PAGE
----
Arts and Humanities Research and Practice to Highlight the Urgency for Climate Action
Register now for #COP26 Resilience Hub events including three sessions hosted by PRAXIS, University of Leeds, with UK and International partners working on GCRF projects: https://cop-resilience-hub.org/
The central purpose of the Resilience Hub is to advance action on adaptation and resilience at COP26 and beyond, and to help provide a strong collective voice on resilience for all those globally who are working to build a more resilient world.
PRAXIS is co-leading the Arts, Culture and Heritage theme, one of the ten Resilience Hub themes, and will convene two events, as well as co-convene one event in partnership with the British Council. Assuming an innovative format, the events will draw on artistic provocations, arts-based research methods, and the visual arts to highlight how arts, culture, and heritage is integral to addressing the urgent need for developing resilient food systems, the growing impact of climate change on indigenous communities, and the necessity to include gender and diversity in the climate resilience conversation.
Saturday 6 November 19:00-20:00 GMT – The Critical Role of Arts, Culture, and Heritage in Building Food and Agricultural Resilience
Language: Spanish and English
Infrastructural, high-tech, and top-down agricultural investments to address immediate food and health security needs often overshadows developing resilient food and agricultural systems, particularly in the context of climate change. This session will draw on real world examples from across the globe to explore ways that Arts, Culture, and Heritage can address issues of food and agricultural sustainability and resilience while also considering the needs of marginalised groups and transforming social inequalities.
Hosted by PRAXIS in partnership with the Americas Regional Partner, Angelica Arias, Climate Heritage Network, Metropolitan Institute of Heritage-Quito, Ecuador.
Monday 8 November 07:00-08:00 GMT – Indigenous Knowledge for Climate Resilience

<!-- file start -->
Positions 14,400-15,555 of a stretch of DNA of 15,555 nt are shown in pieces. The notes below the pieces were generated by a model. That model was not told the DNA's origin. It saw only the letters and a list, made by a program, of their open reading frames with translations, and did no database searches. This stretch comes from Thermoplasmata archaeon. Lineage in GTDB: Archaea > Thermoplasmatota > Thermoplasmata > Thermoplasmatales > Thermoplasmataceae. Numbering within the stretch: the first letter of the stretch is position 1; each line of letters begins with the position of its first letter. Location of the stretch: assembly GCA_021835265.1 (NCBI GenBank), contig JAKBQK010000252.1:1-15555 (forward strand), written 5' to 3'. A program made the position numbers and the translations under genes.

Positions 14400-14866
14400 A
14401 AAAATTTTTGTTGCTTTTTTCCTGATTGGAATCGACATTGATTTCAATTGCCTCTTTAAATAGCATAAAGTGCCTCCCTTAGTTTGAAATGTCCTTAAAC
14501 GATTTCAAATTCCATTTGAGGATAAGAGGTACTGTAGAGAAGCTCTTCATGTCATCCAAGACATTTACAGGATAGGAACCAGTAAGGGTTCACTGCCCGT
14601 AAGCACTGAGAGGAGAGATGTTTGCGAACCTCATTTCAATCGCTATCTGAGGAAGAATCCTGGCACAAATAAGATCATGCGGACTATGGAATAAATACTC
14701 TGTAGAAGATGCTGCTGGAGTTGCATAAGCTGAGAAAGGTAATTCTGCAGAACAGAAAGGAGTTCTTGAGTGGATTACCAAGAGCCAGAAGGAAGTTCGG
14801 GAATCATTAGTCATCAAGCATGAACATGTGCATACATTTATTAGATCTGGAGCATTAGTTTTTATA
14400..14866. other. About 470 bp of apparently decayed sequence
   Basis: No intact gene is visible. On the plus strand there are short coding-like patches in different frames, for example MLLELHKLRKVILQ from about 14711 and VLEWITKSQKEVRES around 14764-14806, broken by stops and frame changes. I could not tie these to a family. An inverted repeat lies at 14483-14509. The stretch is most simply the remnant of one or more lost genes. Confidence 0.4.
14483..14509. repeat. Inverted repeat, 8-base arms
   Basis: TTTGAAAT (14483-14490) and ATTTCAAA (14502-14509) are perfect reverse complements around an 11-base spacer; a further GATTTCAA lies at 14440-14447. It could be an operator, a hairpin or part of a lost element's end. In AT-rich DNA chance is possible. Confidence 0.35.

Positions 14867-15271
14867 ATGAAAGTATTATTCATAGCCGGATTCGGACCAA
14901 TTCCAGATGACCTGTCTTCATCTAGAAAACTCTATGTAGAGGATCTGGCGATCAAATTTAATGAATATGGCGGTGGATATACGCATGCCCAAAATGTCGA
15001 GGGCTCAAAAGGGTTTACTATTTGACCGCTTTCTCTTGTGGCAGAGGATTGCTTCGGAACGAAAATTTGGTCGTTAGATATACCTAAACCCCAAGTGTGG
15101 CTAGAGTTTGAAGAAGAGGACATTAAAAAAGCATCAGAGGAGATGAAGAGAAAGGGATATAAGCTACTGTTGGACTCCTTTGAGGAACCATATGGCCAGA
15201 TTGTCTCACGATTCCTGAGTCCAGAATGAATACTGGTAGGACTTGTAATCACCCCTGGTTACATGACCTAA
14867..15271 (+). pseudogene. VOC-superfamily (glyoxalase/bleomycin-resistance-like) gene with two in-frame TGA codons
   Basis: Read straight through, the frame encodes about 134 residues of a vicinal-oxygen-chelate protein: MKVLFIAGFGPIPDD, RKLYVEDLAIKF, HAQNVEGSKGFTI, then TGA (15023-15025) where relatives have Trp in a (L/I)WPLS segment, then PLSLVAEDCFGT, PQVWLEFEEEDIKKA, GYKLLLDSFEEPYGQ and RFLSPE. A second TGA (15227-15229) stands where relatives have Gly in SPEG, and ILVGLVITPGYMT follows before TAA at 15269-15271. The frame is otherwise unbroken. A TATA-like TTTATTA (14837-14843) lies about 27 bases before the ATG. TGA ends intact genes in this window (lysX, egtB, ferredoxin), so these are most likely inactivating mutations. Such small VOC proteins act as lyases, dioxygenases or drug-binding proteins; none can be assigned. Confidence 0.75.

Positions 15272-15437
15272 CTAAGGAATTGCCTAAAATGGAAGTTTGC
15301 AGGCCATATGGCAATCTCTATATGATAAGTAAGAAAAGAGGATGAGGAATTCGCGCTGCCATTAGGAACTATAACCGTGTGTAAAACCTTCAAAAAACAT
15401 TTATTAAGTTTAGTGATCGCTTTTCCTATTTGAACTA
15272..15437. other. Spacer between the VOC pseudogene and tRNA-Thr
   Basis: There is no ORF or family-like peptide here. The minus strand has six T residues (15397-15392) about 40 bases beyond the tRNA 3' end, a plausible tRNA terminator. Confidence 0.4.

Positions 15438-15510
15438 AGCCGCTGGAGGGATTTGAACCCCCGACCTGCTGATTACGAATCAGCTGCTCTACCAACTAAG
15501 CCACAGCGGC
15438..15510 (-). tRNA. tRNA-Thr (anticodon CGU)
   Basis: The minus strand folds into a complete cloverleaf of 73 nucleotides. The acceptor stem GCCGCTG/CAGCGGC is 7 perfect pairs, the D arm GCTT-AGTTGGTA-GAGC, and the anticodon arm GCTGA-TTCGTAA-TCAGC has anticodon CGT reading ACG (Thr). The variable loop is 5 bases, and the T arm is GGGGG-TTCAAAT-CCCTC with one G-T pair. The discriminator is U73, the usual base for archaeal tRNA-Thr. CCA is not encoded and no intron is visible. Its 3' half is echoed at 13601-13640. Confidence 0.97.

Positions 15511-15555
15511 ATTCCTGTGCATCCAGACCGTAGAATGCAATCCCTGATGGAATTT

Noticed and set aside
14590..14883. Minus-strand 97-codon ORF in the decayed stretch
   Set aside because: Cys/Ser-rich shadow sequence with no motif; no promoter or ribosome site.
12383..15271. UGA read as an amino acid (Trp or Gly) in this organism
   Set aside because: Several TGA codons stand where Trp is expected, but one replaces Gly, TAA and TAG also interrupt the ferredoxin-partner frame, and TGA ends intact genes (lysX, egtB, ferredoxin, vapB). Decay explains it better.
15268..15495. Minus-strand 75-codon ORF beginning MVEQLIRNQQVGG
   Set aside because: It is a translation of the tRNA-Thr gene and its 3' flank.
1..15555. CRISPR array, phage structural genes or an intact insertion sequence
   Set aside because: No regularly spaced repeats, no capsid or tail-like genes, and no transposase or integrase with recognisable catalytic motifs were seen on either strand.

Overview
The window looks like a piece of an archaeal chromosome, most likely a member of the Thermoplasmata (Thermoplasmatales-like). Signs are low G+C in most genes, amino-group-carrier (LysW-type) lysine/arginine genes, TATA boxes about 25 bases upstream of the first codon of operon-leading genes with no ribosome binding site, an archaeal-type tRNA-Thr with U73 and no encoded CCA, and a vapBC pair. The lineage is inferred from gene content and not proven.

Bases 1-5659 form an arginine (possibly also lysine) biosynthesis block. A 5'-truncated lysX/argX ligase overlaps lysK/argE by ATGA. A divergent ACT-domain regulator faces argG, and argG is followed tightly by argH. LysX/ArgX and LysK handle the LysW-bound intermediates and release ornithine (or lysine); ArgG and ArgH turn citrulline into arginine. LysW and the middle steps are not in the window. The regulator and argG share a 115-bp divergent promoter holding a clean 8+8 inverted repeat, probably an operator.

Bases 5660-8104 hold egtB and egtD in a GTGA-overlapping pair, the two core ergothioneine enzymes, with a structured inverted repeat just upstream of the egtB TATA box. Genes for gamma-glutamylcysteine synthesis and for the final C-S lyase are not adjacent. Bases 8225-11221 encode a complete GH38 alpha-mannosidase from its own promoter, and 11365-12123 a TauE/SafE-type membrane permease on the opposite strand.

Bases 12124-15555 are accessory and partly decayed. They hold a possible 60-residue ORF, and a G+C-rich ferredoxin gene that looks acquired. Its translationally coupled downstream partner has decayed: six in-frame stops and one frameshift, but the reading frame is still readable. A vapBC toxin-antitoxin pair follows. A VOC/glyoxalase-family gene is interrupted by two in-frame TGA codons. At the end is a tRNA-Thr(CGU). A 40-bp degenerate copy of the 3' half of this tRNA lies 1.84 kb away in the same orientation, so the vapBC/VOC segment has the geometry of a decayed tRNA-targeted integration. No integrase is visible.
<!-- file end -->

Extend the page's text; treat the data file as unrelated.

Representatives of Indigenous communities from across the globe will highlight the growing impact that climate change is having on Indigenous communities and their livelihoods, and the often-overlooked role of Indigenous knowledge and traditional practices to address climate change and increasing climate resilience. The event will intersperse hard-hitting short films with interactive discussions with researchers and practitioners working with Indigenous communities.
Hosted PRAXIS in partnership with the British Council.
Tuesday 9 November 19:15-20:15 GMT – Exploring the potential for arts, culture, heritage to tackle gender and diversity in climate resilience and adaptation
Entrenched social inequalities and injustices such as those related to gender, race, and class remain persistent; sometimes perpetuated in the name of cultural traditions, and overlooked in international conversations about climate change and adaptation. However, these inequalities—exacerbated by the COVID-19 pandemic—profoundly affect the impact of and response to the climate emergency on marginalised groups. This session will explore the potential for arts, culture and heritage research and practice to be more inclusive of gender and diversity in the climate resilience conversation, including examples of reducing the carbon footprint of arts-based research projects.
The Ripple Effect
In the capacity of production assistant, Changing the Story Principal Investigator Paul Cooke is supporting 80 youth climate activists from across the city of Leeds and South Africa to create a participatory film about the ways in which climate change is affecting them. The Ripple Effect will premiere at the Glasgow IMAX during COP26 in November 2021.
Emphasising the unique experiences of their age group, the documentary features interviews, vlogs and mini films created by the young people. Cutting across all of the experiences is the deep concern the young people share about their futures, their families, the destruction of the natural environment and climate justice.
The film is a collaborative effort from a team including the University of Leeds, Leeds City Council, the Yorkshire and Humber Youth Work Unit, Regional Youth Climate Assembly, the Place-based Climate Action Network, British Youth Council, and Youth@SAIIA (the South African Institute of International Affairs youth programme).
The Ripple Effect is a product of a youth summit held in April 2021 for Connecting Voices for Climate Action, a week of events organised by the University of Leeds. The summit provided the impetus for continuing the cultural exchange and the young people have worked together through a series of online workshops, as well as independently, to produce the final documentary and accompanying social media campaign.
Youth Are Leading: The Ripple Effect will take place 16:00 – 17:00 on 8 November 2021 in the Cinema Auditorium. Find out more in the Green Zone programme of events.